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April 3, 2013 at 8:33 PM

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Northwest Wanderings: Captive audience for ambitious photography project


He's been chased in the wild by grizzlies, elephants, musk oxen and polar bears. And he survived by standing his ground, driving off or getting just plain lucky.

Now, National Geographic photographer Joel Sartore is eight years into a 20-year project to photograph one of every species in captivity around the globe.

At the Point Defiance Zoo in Tacoma, Sartore is eye-to-eye with Yukon, a Canada lynx.

ALAN BERNER / THE SEATTLE TIMES

National Geographic photographer Joel Sartore gets eye-to-eye with Yukon, a Canada lynx at the Point Defiance Zoo, as he adds to his project to photograph one of every species in captivity around the world. Sartore is eight years into his 20-year quest. The lynx is 2,860 on his list of 6,000, which he calls The Photo Ark.

He's photographing the cat on a white background. It's 2,860 out of 6,000 on his list, called The Photo Ark.

Each animal is isolated on a white or black background to "make a mouse as interesting and worth saving as an elephant. It "isolates and equalizes. There's no size perspective on these backgrounds," he said.

During the project, many of the species will go extinct in the wild.

The Columbia Basin pygmy rabbit and the Rabbs' fringed-limbed tree frog already are gone forever.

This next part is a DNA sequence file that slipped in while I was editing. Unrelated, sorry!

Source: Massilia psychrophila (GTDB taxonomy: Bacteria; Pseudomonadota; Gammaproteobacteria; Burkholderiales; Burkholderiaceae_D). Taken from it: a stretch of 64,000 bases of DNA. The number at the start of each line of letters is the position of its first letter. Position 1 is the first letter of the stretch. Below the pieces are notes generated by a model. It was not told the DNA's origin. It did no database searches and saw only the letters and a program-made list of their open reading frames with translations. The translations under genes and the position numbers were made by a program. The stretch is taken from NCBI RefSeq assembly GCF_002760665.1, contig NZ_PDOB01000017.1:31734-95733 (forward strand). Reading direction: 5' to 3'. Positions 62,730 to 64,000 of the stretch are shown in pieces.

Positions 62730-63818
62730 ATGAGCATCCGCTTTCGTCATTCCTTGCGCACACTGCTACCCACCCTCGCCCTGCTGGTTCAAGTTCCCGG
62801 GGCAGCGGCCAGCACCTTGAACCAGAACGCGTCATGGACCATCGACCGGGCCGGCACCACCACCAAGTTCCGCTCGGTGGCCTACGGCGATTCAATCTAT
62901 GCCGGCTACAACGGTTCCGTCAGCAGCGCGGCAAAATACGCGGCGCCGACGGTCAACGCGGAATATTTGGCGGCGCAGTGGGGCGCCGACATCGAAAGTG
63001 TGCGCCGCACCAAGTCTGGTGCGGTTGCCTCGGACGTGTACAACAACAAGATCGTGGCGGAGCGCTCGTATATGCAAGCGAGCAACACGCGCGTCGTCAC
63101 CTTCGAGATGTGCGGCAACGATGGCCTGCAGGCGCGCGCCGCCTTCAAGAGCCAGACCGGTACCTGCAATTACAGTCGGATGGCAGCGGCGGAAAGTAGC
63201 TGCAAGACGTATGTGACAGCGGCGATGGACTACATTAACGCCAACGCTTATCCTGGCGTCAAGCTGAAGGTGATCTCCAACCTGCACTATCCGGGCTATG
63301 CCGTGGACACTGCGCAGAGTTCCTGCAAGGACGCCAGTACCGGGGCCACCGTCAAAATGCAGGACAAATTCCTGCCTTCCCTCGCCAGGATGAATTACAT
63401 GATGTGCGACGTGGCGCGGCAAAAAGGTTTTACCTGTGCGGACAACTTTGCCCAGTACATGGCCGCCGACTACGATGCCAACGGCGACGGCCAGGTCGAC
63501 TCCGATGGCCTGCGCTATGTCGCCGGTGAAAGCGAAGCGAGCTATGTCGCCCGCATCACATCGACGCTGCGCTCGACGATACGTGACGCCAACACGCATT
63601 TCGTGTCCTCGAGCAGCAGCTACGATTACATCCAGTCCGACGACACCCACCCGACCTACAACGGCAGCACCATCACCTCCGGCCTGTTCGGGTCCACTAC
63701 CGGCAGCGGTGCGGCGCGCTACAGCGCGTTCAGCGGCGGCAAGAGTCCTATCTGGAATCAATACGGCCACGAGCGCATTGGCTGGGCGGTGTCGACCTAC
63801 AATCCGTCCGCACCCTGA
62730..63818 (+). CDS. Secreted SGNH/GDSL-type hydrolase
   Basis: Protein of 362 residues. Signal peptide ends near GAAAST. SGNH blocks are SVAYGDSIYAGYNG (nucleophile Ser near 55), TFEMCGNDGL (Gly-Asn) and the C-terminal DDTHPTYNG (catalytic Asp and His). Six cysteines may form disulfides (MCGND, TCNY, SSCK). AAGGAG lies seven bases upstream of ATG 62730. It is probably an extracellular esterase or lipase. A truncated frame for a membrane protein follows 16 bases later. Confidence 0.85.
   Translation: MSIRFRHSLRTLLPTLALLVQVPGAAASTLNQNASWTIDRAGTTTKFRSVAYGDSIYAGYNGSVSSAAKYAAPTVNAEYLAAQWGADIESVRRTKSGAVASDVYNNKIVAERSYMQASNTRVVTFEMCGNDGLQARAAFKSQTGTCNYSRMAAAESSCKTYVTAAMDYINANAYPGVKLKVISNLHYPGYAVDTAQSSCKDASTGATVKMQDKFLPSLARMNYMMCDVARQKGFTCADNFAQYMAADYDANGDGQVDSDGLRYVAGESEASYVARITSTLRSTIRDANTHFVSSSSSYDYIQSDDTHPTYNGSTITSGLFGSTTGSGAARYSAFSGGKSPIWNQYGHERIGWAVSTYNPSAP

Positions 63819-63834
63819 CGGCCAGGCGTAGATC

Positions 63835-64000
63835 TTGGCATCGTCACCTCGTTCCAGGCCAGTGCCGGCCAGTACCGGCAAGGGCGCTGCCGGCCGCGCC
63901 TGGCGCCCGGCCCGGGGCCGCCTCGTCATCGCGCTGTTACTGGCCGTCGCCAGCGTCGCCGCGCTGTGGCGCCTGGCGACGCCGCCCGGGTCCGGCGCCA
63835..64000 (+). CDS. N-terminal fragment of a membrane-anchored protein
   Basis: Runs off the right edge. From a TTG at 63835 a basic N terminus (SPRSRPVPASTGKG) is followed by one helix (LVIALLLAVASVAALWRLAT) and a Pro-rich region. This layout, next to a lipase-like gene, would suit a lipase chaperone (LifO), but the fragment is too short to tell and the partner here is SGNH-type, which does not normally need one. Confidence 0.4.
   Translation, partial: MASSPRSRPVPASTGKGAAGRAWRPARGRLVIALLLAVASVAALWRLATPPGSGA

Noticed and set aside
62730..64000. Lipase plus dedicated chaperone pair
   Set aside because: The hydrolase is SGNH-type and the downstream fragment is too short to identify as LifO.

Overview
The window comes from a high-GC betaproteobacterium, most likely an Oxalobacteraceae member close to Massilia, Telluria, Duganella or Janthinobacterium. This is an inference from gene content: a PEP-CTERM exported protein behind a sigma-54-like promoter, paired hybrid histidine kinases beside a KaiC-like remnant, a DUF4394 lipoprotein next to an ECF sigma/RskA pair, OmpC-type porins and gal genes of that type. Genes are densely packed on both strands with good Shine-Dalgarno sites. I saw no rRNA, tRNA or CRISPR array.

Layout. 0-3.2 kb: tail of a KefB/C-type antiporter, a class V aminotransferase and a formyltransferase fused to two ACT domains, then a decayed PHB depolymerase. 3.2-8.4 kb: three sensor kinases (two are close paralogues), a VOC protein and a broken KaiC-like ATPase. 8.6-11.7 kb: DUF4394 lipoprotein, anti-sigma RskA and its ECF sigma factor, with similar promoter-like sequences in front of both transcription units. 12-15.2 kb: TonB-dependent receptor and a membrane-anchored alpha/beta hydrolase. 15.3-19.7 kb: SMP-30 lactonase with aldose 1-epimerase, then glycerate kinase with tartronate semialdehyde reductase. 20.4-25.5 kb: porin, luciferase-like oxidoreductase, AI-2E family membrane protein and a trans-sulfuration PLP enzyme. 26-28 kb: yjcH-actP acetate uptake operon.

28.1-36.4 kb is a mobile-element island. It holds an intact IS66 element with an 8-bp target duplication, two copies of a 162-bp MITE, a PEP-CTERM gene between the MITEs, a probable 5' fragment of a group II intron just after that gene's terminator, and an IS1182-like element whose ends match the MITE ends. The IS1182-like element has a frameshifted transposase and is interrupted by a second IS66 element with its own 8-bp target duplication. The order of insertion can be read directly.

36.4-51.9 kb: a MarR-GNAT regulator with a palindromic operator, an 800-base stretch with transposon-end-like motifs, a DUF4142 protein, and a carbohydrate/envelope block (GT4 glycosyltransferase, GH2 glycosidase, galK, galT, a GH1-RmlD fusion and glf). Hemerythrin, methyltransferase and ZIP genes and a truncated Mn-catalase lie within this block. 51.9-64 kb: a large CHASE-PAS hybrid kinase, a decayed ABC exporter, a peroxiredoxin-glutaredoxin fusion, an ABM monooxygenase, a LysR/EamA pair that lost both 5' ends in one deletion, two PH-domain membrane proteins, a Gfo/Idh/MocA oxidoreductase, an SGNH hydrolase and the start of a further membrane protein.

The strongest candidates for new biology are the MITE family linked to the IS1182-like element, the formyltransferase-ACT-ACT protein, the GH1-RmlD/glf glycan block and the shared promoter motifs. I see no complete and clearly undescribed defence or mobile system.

His is "an education and conservation project" he leads from his home in Lincoln, Neb., traveling half the year.

Sartore, 50, says "loss of habitat in most cases -- coastline, woods, prairie and marshes -- drives animals to extinction."

He believes zoos likely will be the only places where many species will survive.

Besides being a photographic record, The Photo Ark is about "supporting your local zoo," Sartore says. "They are the keepers of the kingdom."

ALAN BERNER / THE SEATTLE TIMES

National Geographic photographer Joel Sartore checks on one of the images he's made on the white seamless background of Yukon, the Canada lynx at the Point Defiance Zoo.

ALAN BERNER / THE SEATTLE TIMES

National Geographic photographer Joel Sartore zeroes in on Granite, a gopher snake at the Point Defiance Zoo. Every species he photographs in captivity is on a white or black background to emphasize the importance of every one.

ALAN BERNER / THE SEATTLE TIMES

The gopher snake is said to be popular with farmers because it eats rodents living in barns. The snake also likes small lizards, small rabbits and the occasional bird. A good climber, they will go into nests to eat bird's eggs. They're one of the most common snakes in the west.

For more photos, visit the gallery.

For more Northwest Wanderings, visit our previous post.

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